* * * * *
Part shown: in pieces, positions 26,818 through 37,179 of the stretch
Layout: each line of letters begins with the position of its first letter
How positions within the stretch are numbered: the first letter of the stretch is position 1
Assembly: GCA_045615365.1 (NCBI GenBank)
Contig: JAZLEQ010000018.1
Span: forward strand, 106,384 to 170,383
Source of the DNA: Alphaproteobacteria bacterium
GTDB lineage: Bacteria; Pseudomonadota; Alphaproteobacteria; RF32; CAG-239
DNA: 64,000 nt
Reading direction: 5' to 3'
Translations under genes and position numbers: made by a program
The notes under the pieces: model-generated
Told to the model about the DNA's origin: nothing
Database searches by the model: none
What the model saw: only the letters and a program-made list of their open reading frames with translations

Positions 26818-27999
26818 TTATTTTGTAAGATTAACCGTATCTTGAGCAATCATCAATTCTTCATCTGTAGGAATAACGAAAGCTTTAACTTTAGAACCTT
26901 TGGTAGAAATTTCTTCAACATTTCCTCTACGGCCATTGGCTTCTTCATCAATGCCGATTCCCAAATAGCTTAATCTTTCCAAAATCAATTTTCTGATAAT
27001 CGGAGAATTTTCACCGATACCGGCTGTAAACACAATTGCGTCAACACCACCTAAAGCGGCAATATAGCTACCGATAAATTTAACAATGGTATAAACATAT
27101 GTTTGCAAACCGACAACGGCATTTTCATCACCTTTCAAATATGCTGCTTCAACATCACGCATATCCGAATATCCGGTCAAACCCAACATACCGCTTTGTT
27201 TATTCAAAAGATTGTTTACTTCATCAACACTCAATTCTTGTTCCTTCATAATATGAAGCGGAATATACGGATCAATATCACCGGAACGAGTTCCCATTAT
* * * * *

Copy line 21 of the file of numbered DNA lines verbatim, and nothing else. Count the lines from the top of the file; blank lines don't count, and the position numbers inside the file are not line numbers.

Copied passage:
27201 TATTCAAAAGATTGTTTACTTCATCAACACTCAATTCTTGTTCCTTCATAATATGAAGCGGAATATACGGATCAATATCACCGGAACGAGTTCCCATTAT